Stocks Remain in Wait-and-See Mode Before European Summit
Stocks will remain in a wait-and-see mode as the two-day European summit gets underway in Brussels today. Expectations for something major coming out of the Brussels gathering remain low, but some headlines this morning indicate that Germany may be inching towards a more flexible stance towards the question of shared liabilities than has been the case thus far.
On the home front, this morning’s economic reports didn’t produce any surprises, with the final look at the first quarter GDP coming in as expected and the weekly Jobless Claims data showing no improvement. The long-awaited Supreme Court ruling on the Affordable Care Act (“Obamacare”) is expected to come out a little later, while reports of a widening trading loss at J.P. Morgan (JPM) will put the banking giant in an unflattering spotlight.
In an interview with the Wall Street Journal, Wolfgang Schauble, the German Finance Minister, that his country may be willing to stand behind Euro-zone debt liabilities and support short-term measures to alleviate pressures in the bond markets. What they want in return is a mutually agreed roadmap towards centralized budget controls.
The Journal quoted Mr. Schauble as saying “We have to be sure that a common fiscal policy would be irreversible and well coordinated. There will be no jointly guaranteed bonds without a common fiscal policy.”
This is important as it indicates that Germany will be willing to deploy its financial clout behind the Euro-zone before treaty changes that will usher in a fiscal union. As we all know, the problem is in the present, while treaty changes could take years to come through. It is unlikely that the current summit will result in such a ‘common fiscal policy,’ but it is nevertheless a good sign.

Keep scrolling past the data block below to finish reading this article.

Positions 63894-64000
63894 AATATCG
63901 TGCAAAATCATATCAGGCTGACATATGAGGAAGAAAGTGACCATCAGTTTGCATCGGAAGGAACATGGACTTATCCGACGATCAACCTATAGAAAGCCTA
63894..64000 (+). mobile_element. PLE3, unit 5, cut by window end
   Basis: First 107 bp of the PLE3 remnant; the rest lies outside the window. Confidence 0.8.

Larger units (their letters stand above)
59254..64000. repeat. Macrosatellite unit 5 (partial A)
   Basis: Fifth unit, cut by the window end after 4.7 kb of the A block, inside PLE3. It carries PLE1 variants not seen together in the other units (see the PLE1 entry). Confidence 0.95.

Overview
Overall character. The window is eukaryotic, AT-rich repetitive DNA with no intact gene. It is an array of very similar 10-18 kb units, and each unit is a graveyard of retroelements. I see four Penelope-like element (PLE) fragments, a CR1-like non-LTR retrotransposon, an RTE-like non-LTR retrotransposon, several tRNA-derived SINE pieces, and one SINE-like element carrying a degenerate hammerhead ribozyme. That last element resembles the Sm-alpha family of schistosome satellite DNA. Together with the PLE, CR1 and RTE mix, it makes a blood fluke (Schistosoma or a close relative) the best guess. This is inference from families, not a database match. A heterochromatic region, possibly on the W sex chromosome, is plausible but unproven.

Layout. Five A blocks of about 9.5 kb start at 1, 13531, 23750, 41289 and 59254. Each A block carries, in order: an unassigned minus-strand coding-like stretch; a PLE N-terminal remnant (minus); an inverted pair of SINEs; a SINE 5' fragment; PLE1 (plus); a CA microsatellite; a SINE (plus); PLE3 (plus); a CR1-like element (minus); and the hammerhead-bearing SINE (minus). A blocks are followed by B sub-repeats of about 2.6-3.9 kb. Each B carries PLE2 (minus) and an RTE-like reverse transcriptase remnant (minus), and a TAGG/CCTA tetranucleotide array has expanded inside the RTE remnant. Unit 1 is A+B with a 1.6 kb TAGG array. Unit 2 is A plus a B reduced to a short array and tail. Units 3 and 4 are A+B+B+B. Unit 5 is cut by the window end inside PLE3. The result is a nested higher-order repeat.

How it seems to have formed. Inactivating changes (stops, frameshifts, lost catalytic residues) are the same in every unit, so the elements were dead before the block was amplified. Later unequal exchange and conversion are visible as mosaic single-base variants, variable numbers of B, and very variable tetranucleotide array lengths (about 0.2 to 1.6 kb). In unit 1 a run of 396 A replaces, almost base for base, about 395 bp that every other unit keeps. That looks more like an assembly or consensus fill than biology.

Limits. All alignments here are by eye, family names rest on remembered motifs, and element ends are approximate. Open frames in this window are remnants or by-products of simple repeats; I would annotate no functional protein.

On the home front, Initial Jobless Claims dropped by 6K to 386K last week. But since the preceding week’s tally of 387K was revised upwards by 5K, we actually have a much more modest drop. The four-week average, which smooths out the week-to-week volatility, increased by 750 to 386.8K.
The initial claims level has not budged much from the current 380K-plus level for many weeks now, indicating that the June non-farm payroll numbers coming out next week will be along the lines of what we have been seeing in the last three months. This does not bode well for the outlook for consumer spending in the second half of the year.
In corporate news, media report indicate J.P. Morgan’s admission last month of a potentially $2 billion trading loss may have increased to as much as $9 billion. In other news, News Corp’s (NWSA) board has approved the company’s split into two entities – one focused on the group’s entertainment assets while the other housing its publishing and newspaper properties. However, Rupert Murdoch plans to remain in leadership positions in both the firms.
On the earnings front, Family Dollar (FDO) came short of earnings expectations.
About Sheraz Mian
Sheraz Mian Archive
|05/20/2013||The Fed in Focus This Week||story|
|05/16/2013||Is Bad Economic Data Good for Stocks?||story|
|05/14/2013||Thinking of Life Without QE||story|
|05/10/2013||Earnings, Econ Data Drying Up||story|
|05/08/2013||Where Are the Dow 15K Hats?||story|
|05/03/2013||Finally Some Positive Jobs Data||story|
|04/30/2013||Fed Hopes Keep the Rally Alive||story|
|04/26/2013||Banking on Second Half Recovery, Again||story|
|04/24/2013||Parade of Mixed Q1 Earnings Continues||story|
|04/22/2013||Q1 Earnings Season Raises Doubts About Outlook||story|